“We then took advantage of the moment to rethink and redesign program delivery for the 2020-21 academic year.” That included creative ways to keep students engaged in remote learning, such as lightboard technology to illustrate concepts and formulas during lectures, gamified learning through virtual escape rooms, and simulations to allow for the replication of “real world” learning scenarios.

In programs in which in-person training is critical, such as skilled trades and healthcare, strict safety protocols allowed for the return of more than 6,000 students to shops and labs without any COVID-19 outbreaks.

Successful innovations introduced during the pandemic will continue in the future, says Horton.

“We have a strong desire to fully reopen our campuses for students, to provide them with a complete student experience again, as soon as we can safely do so. At the same time, we recognize that some students have excelled in virtual and remote learning and would prefer to learn in a more flexible environment moving forward. For that reason, we expect that we will continue to build on the hybrid learning model as an option for many Mohawk College programs moving forward.”

A number of universities, including the University of Waterloo, Ryerson University, OCAD University and York University, have announced a return to classes for winter 2022. At both OCAD and York, there will be normal class occupancy levels and no physical distancing requirements.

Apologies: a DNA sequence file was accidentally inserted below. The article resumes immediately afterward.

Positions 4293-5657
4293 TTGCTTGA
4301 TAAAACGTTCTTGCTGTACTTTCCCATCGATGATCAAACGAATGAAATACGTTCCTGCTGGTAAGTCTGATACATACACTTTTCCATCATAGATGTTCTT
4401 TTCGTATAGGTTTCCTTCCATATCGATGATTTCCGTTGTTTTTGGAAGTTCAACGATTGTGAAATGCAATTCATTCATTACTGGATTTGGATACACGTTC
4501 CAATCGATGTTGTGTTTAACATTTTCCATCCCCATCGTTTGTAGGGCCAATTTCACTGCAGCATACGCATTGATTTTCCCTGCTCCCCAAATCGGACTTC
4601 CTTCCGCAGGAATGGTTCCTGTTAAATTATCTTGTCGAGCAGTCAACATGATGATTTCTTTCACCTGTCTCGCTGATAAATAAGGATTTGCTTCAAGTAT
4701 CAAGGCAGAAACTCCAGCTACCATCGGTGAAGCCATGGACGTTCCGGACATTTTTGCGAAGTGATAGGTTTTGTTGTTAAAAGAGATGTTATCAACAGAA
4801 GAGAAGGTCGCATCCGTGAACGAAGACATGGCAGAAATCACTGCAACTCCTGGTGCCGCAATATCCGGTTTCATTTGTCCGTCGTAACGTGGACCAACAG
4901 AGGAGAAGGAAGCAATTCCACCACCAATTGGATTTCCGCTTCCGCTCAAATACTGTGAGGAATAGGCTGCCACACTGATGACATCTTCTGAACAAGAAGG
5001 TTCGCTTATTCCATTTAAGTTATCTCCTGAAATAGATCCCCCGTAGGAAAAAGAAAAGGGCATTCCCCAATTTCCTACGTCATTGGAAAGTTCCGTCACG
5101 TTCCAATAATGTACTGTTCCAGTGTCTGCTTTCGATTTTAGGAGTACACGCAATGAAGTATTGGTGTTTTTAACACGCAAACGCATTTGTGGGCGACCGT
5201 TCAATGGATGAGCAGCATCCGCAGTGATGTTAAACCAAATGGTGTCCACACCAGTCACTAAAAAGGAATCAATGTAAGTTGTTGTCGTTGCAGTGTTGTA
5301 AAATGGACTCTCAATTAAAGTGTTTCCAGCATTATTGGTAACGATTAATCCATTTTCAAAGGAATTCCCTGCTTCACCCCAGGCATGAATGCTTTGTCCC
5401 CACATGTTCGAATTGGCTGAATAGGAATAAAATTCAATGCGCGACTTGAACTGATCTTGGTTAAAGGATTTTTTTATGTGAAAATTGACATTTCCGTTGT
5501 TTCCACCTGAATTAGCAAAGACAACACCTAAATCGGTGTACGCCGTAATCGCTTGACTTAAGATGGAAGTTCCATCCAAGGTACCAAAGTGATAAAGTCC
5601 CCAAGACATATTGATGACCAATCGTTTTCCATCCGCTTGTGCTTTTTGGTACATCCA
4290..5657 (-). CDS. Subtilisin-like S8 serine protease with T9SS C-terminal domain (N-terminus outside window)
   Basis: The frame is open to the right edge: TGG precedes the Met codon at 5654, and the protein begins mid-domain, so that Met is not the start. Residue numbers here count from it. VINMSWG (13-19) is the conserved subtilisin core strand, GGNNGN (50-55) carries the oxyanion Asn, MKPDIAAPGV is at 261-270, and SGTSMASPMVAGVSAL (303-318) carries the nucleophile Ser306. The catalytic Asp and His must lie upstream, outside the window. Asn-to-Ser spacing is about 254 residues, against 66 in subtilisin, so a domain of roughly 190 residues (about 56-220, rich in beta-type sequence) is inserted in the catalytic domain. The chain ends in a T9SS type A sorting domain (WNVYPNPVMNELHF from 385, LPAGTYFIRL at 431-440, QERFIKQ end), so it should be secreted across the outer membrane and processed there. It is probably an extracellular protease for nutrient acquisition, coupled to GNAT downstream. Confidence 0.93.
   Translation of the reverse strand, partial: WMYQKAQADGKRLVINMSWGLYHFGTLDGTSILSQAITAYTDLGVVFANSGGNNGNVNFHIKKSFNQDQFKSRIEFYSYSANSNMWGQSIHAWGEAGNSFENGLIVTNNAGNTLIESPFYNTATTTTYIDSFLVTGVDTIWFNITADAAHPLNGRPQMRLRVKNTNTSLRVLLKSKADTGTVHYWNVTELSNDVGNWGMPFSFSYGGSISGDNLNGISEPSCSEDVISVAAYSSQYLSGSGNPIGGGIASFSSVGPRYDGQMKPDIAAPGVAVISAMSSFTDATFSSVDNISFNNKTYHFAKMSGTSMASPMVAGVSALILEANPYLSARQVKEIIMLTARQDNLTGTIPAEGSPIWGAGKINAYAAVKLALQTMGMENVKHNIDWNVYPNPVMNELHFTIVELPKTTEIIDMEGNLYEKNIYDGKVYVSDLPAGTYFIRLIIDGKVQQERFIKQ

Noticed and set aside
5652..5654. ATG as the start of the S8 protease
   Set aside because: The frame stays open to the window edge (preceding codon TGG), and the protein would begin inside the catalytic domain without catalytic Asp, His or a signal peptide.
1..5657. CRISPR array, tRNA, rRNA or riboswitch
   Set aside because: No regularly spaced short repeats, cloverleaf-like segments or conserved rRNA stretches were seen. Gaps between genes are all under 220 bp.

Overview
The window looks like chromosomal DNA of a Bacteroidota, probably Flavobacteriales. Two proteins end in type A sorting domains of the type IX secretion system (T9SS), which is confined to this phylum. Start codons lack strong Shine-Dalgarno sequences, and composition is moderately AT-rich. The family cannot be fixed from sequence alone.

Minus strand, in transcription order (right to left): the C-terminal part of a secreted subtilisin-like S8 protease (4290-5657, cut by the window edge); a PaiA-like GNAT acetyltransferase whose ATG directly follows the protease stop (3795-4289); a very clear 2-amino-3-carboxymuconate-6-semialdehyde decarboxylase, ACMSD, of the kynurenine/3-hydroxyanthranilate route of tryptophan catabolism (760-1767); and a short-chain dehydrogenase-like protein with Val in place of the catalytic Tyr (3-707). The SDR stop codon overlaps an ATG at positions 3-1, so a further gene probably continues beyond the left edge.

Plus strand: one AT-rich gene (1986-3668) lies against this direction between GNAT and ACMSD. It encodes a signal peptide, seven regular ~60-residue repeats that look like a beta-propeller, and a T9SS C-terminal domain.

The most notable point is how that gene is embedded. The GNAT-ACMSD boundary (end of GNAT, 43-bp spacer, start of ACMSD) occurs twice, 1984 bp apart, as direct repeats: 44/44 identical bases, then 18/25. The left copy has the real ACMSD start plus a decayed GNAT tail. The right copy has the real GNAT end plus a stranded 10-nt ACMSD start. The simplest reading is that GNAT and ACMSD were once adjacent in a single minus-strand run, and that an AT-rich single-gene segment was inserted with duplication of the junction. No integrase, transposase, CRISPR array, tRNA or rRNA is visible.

“Looking ahead, as we plan to deliver a more normal level of winter term classes in person, we will continue to work with our local public health team to make sure our plans protect your physical and mental health,” read a statement released by the University of Waterloo on Sept. 20.

“This means we will largely return to our pre-pandemic approaches to academic life at Waterloo.”

Most universities and colleges all across the province have required proof of full vaccination to access campuses this fall. That is expected to continue in 2022.

Mandating vaccines will work to “protect the university from outbreaks, to protect individuals from severe disease, hospitalization and death, and to continue to promote a healthy environment in which we learn, work and live,” said University of Guelph president and vice-chancellor Charlotte Yates.

Maintaining online options seems to match the expectations of students, according to a poll done by KPMG that was conducted in early September and released in October.

The poll of 1,203 post-secondary students found that 88 per cent expect their university to provide the kind of “easy to use and straightforward” digital customer service experience they expect in other walks of life and over 76 per cent believe the university of the future will bear little resemblance to today’s education institutions.

“Over the next decade, students will become even more diverse, digital, and deliberate in their decision making, putting pressure on higher education institutions to design and deliver a more personalized experience that encompasses the student as a learner, a digitally savvy person, and a customer,” said C.J. James, partner and national education practice leader at KPMG.

Other key findings included 71 per cent of respondents who called campus life “important” and said they were looking forward to returning to in-person classes.